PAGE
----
But it's the unintended consequences that cause the most concern. Reducing solar rays could make droughts more widespread, blunt plant and crop productivity and potentially change atmospheric circulation patterns in ways that actually warm some parts of the world faster. Even if the technology proved successful in reflecting sunlight back to space, the use of sulfur dioxide could produce acid rain, accelerating ocean acidification.
"We are ultimately toying with a system that we don't understand perfectly, and the idea that we can cover up the effect of increased carbon pollution and the warming of the planet from that through some other unprecedented intervention with the system is, in my view, very foolish," Mann said.
Green told EarthBeat the concerns being raised about solar geoengineering are important ethical considerations. Shooting sulfur dioxide into the atmosphere, for instance, is "a pretty dangerous course of action," he said, as scientists do not know the right amount to use, how localized the effect would be or how long it would remain in the atmosphere.
There's also a moral danger, he added, that countries "get attracted toward the bad solution rather than the solution that actually solves your problem." It's these types of decisions that Pope Francis had in mind in his critique of the technocratic paradigm in his encyclical "Laudato Si', on Care for Our Common Home," Green said. In that document, the pope sought not to condemn all technology, but invited people to step back and consider how it can best serve humanity.
Green said solar geoengineering should be a last-resort approach, but he believes conducting research in small pilot studies now can reveal more insights into what it can accomplish and what specific impacts it could have.
"I don't think it can be counted out just because it's dangerous," Green said. "There might be situations that we get into that are so dire that we really need to think about technologies like this."
So far, those specific scenarios have not been identified, Pierrehumbert said, and that's part of the problem.
"If there is really no reasonable scenario where this can contribute significantly to addressing the problem of the climate crisis, why do the research?" he said during the webinar. "Because we know the research has risks in terms of moral hazard, in terms of developing technology that somebody else could easily deploy even if the scientists who developed it don't think it should be deployed."
Research calls for caution
As it stands, research into solar geoengineering continues.
Harvard hopes to restart its SCoPEx project by 2022, though its researchers have said they want to dialogue with the Saami Council about their concerns. Around the same time that SCoPEx paused, the National Academies of Sciences, Engineering and Medicine issued a report that recommended the U.S. government invest up to $200 million over five years in solar geoengineering research. It added that such a program should be only a minor part of the nation's overall research on responding to climate change.
Although the 300-plus page report recommended further research, that shouldn't be read as an endorsement of the technology, said Ed Maurer, chair of Santa Clara's department of civil, environmental and sustainability engineering and part of the Jesuit school's Environmental Justice and the Common Good Initiative. Scientists behind the report made that clear during a webinar on its release, he said, and they emphasized that climate policies must continue to center on reducing and eliminating carbon emissions.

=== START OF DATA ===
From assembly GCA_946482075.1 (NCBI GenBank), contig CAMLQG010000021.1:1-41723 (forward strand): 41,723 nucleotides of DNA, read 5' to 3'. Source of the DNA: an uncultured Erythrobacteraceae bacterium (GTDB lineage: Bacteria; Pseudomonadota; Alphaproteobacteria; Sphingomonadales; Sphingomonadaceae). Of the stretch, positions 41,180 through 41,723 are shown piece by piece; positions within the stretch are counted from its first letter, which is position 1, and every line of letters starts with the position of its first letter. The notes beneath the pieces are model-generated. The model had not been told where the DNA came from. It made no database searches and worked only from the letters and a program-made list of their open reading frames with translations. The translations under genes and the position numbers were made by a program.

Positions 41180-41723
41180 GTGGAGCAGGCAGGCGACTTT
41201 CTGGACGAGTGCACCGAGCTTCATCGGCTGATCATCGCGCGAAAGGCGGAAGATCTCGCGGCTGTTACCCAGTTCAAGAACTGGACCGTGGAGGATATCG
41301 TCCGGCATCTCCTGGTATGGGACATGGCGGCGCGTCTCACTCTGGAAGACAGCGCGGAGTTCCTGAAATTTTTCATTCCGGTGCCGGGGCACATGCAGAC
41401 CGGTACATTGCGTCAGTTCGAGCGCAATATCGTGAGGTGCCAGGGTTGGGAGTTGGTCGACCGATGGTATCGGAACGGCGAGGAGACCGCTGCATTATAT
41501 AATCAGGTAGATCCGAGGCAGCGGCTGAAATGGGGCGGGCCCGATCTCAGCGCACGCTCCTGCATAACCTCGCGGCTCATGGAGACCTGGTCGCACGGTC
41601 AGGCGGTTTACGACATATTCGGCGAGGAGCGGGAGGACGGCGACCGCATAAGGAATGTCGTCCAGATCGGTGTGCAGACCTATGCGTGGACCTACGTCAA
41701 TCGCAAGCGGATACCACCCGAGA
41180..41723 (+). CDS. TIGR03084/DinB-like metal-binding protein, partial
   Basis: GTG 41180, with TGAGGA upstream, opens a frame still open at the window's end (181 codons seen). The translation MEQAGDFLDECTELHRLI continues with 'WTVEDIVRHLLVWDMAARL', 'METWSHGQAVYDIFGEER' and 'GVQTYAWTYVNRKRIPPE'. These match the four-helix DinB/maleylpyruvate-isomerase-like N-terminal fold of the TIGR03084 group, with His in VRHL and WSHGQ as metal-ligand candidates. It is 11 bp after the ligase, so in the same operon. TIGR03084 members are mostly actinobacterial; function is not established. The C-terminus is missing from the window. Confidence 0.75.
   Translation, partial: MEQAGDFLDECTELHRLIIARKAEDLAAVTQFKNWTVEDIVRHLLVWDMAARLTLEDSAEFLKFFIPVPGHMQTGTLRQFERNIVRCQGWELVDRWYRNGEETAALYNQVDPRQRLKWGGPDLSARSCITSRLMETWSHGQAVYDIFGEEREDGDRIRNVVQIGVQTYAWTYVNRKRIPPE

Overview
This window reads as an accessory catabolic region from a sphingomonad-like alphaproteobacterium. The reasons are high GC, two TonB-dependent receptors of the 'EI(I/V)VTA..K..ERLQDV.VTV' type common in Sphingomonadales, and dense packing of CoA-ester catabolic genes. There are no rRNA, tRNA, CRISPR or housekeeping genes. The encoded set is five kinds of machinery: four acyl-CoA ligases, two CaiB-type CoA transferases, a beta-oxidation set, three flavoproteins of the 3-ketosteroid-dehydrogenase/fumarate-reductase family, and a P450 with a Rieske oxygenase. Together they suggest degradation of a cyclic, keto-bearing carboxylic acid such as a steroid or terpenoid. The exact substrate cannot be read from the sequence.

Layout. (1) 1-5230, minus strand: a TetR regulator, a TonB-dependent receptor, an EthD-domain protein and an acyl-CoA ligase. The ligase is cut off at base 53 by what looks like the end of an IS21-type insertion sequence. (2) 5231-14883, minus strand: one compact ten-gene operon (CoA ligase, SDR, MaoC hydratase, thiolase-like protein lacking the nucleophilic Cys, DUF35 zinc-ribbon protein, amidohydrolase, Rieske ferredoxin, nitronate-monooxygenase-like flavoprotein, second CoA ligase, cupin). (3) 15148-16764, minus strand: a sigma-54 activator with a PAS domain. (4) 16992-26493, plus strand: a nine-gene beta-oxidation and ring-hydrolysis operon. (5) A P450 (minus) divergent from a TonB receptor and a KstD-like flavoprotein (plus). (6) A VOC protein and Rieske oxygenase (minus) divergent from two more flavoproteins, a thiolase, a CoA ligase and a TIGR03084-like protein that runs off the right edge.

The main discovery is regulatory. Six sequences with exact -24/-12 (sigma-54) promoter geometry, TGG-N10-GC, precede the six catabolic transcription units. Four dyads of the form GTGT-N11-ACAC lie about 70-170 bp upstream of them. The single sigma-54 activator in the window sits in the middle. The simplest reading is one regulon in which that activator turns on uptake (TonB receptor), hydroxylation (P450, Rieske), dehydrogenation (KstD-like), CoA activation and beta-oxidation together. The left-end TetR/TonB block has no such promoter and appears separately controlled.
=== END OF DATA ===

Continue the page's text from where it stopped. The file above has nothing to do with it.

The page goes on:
"We're 150 years into a solar geoengineering experiment and we see what it does. We know how to undo it is to stop doing exactly what we've done to cause it," Maurer said.
He too sees a role for research — and an abundance of caution.
"There are a lot of reasons to be very cautious, and to be resistant at this stage to deploying anything," Maurer said.
Beyond the science, critics of solar geoengineering see sociopolitical issues at play as well. How, where and when countries might deploy the technology could lead to conflicts and put Indigenous and other historically marginalized communities at risk. Could a country use the technology as a weapon? Disputes could break out about what type of climate is optimal, or fights over food and other resources if crop yields drop.
And even if governments came to agreement on its use, it may require them to honor those commitments over long periods of time, or risk a quick release of pent-up warming.
"When we focus too much on technological change and not enough on social change, we really fail to prioritize social justice, economic justice, racial justice and all of these problematic power dynamics that [are behind] so many of our policies and priorities," Jennie Stephens, director of the School of Public Policy and Urban Affairs at Northeastern University in Boston, said during the webinar.
The Union of Concerned Scientists, which opposes solar geoengineering, has stressed that before tests begin outdoors, scientists and governments must put establish oversight mechanisms, transparency rules for research and ways to include the public, especially climate-vulnerable communities, in the decision-making.
The National Academies of Sciences report also recommends establishing a "robust governance" structure that includes transparency, limits on research and stakeholder engagement. That's a good sign, Maurer said. In conversations he's had with other scientists and engineers, he added, the prevailing sense is that solar geoengineering "doesn't even fall into the category of a climate solution," but is rather a way to buy time should global warming get really bad.
"The real intent is to avoid some other really severe potential impacts. But it's not going to do anything to solve the problem," he said.